Protecting Your Baby from Dioxins

Reduce Dioxin Exposure Throughout Motherhood

Pregnant mother against windowThere’s a mile long list on what not to do while you’re pregnant, making it somewhat challenging to do or eat anything. Am I right? Avoiding dioxins while pregnant is one of the things that should be top of mind. 

A new study was recently released in the Environmental Health Perspectives journal (published by the National Institute of Environmental Health Sciences) bring the issue of dioxin and pregnancy to the forefront once again. In the study, titled Perinatal Exposure To Low Doses Of Dioxin Can Permanently Impair Human Semen Quality, the authors discuss the effects of dioxin exposure for sperm quality and reproductive hormones. Their research shows that breastfeeding mothers with even a median dioxin concentration in their bodies had sons with lower sperm counts, lower sperm motility, and lower total motile count than those mothers with lower dioxin levels or those who formula-fed their sons. Their conclusion is that in utero and lactational exposure of boys to even low levels of dioxin can permanently reduce sperm quality.

If you think that’s worrisome, consider that this is one of numerous studies that have demonstrated serious health issues when pregnant women and infants are exposed to dioxins:

  • Women exposed to polychlorinated biphenyls (PCBs) and other dioxin-related compounds were more likely to suffer spontaneous abortions and stillbirths.[1]
  • Some women may have trouble breastfeeding because of dioxin exposure (the toxin stunts the growth of rapidly-changing breast tissue).[2]
  • Female babies exposed to dioxin in the womb may have difficulty getting pregnant.[3]
  • Exposure to dioxins may increase the time it takes for a woman to conceive.[4]

 

How to protect yourself and your baby from dioxin exposure

The bad news is that virtually all humans are exposed to dioxins every single day – we all have at least a low level of dioxins in our bodies. And unfortunately, time is not our friend when it comes to dioxins since it will linger in our bodies in fat deposits for years after it is absorbed.

Dioxins can enter our bodies in a number of ways. They pass through damaged skin (cuts, scraps, blisters) with ease, you can consume them when you eat or drink, they can be breathed in (dioxins attach themselves to dust particles), and so on.

But there is some good news in all of this, and that is that there are things you can do to reduce how often you and your family come into contact with dioxins:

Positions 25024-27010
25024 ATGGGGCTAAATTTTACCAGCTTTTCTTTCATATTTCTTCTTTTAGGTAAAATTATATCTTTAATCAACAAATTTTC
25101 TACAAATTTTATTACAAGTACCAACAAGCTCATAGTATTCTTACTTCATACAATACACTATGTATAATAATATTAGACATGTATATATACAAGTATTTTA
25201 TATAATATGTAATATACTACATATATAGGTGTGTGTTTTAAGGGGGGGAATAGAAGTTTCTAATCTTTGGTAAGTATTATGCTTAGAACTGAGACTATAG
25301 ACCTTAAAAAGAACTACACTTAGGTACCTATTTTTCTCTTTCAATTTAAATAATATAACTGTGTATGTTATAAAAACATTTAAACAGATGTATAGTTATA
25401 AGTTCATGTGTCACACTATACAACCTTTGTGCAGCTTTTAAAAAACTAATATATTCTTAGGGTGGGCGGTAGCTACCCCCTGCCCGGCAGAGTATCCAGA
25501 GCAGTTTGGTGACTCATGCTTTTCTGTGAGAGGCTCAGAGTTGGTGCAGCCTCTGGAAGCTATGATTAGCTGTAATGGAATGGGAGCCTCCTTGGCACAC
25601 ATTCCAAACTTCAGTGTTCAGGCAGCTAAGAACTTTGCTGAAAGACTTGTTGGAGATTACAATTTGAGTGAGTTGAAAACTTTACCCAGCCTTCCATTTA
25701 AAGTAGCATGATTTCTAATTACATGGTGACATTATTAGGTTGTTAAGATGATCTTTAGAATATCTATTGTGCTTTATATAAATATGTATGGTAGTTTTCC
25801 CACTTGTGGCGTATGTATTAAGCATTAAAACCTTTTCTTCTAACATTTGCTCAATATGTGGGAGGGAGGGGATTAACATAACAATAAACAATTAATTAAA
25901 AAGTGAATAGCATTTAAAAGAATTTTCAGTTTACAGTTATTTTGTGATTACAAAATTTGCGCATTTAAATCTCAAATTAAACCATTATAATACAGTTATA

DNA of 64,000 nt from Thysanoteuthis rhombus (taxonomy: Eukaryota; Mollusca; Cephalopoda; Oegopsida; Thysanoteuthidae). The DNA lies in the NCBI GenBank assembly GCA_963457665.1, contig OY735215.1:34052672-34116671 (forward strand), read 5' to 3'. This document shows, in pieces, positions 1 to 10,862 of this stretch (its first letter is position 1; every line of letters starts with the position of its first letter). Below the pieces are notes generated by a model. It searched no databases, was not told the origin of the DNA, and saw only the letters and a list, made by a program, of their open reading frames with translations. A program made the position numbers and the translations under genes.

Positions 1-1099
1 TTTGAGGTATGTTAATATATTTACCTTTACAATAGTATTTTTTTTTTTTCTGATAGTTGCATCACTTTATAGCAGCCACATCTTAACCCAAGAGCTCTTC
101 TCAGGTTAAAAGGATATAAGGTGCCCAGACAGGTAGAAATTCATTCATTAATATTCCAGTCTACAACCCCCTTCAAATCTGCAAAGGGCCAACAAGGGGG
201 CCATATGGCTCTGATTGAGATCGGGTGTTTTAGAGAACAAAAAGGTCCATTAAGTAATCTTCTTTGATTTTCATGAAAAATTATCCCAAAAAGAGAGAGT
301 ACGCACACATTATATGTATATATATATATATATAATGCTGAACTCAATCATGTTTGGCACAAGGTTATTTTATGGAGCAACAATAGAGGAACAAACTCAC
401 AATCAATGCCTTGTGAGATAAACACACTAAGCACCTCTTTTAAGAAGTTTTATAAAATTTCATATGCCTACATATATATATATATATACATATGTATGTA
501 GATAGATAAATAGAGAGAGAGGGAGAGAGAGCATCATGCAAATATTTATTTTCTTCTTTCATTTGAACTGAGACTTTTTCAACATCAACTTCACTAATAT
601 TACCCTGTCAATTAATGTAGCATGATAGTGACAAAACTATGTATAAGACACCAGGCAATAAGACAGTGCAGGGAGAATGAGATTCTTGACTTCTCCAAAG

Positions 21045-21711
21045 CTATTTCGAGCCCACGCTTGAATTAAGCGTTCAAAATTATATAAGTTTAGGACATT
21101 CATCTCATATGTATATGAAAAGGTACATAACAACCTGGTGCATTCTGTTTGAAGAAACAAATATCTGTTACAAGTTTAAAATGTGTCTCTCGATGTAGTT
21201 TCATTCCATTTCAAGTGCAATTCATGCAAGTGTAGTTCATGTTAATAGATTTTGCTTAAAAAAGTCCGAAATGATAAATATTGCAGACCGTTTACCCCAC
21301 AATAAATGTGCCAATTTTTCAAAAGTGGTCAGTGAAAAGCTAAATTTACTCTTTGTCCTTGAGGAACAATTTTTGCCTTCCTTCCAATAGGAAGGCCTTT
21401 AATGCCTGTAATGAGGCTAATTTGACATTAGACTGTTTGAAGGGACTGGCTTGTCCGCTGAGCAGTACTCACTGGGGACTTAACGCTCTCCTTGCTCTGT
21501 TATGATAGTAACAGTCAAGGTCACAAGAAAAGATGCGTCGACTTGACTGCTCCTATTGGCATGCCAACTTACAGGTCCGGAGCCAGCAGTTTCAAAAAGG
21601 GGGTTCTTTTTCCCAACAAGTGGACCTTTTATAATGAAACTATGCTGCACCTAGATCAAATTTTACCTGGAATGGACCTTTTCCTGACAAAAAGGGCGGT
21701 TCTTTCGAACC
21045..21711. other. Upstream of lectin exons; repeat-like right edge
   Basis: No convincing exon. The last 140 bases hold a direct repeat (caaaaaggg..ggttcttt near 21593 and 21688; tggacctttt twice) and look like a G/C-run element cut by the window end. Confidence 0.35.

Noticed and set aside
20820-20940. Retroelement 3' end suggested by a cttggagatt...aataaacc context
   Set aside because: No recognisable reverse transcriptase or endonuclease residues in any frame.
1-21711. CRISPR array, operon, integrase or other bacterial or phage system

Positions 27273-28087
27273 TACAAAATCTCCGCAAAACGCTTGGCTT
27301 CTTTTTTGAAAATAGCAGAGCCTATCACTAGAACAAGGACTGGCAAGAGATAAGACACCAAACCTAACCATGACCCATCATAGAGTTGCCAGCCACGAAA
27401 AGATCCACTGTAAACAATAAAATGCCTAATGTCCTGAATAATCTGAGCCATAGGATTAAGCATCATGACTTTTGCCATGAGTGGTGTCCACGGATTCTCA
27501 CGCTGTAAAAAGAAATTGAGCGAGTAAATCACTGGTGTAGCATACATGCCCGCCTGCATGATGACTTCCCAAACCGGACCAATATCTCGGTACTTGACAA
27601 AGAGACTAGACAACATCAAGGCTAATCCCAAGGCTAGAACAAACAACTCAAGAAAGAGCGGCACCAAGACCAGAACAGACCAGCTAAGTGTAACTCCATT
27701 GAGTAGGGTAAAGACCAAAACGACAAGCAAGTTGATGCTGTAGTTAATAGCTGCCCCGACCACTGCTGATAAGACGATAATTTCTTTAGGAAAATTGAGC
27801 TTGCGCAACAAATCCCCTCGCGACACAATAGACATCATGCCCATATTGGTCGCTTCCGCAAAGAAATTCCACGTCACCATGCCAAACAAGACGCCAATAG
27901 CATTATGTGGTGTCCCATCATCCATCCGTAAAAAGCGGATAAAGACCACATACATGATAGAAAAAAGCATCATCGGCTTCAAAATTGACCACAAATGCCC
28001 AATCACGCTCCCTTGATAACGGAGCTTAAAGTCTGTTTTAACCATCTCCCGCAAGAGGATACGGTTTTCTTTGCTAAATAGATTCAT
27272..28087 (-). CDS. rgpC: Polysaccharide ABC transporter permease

• Eliminate chlorine bleach from your eco-friendly cleaning and laundry routines (bleach, when it combines with organic compounds, can create dioxins).
  • Purchase products such as clothing and diapers (made of cotton), toilet paper and paper towels, feminine care products, and paper that are whitened without chlorine bleach.
  • Perhaps most importantly, you should reduce your consumption of products made with PVC (#3) plastic, which is polyvinylchloride (PVC), a plastic responsible for releasing dioxins during production, during use, and after disposal. You’ll find PVCs in numerous products, such as baby dishes, bedding bags, pharmaceutical blister packs, faux leather products (shoes, handbags, etc), plastic food wrap, children’s toys, vinyl products like windows, flooring and siding for your home, and insulated wiring.
  • When eating fish and meat, be sure to remove the skin and fat as dioxins concentrate in these parts of the animal. Better yet, give up meat and seafood by going vegetarian!
  • Wash fruits and vegetables since dioxins can hang out on produce from pesticides.
  • Never burn PVC plastics of any kind; recycle plastics instead when possible.
  • Avoid using pesticides on your garden or landscape as these can be contaminated with dioxins.

It’ll take a long time to clean the planet of dioxins given the vast number of sources for this toxin, but we might as well start at home.






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References

1  Long-Term Effects of Polychlorinated Biphenyls and Dioxins on Pregnancy Outcomes in Women Affected by the Yusho Incident. (2008, February 6). Retrieved January 29, 2011, from Environmnetal Health Perspectives: http://www.ncbi.nlm.nih.gov/pmc/articles/PMC2367658/

2  Dioxins in Food Chain Linked to Breastfeeding Ills. (2009, June 9). Retrieved January 29, 2011, from University of Rochester Medical Center: http://www.urmc.rochester.edu/news/story/index.cfm?id=2513

3  One dioxin exposure in the womb affects female fertility in mice for generations. . (2010, December 1). Retrieved January 29, 2011, from Environmental Health News: http://www.environmentalhealthnews.org/ehs/newscience/prenatal-dioxin-affects-female-mouse-fertility-for-generations

4  Serum Dioxin Concentrations and Time to Pregnancy. (2010, March). Retrieved January 29, 2011, from Journal of Epidemiology: http://journals.lww.com/epidem/Abstract/2010/03000/Serum_Dioxin_Concentrations_and_Time_to_Pregnancy.10.aspx

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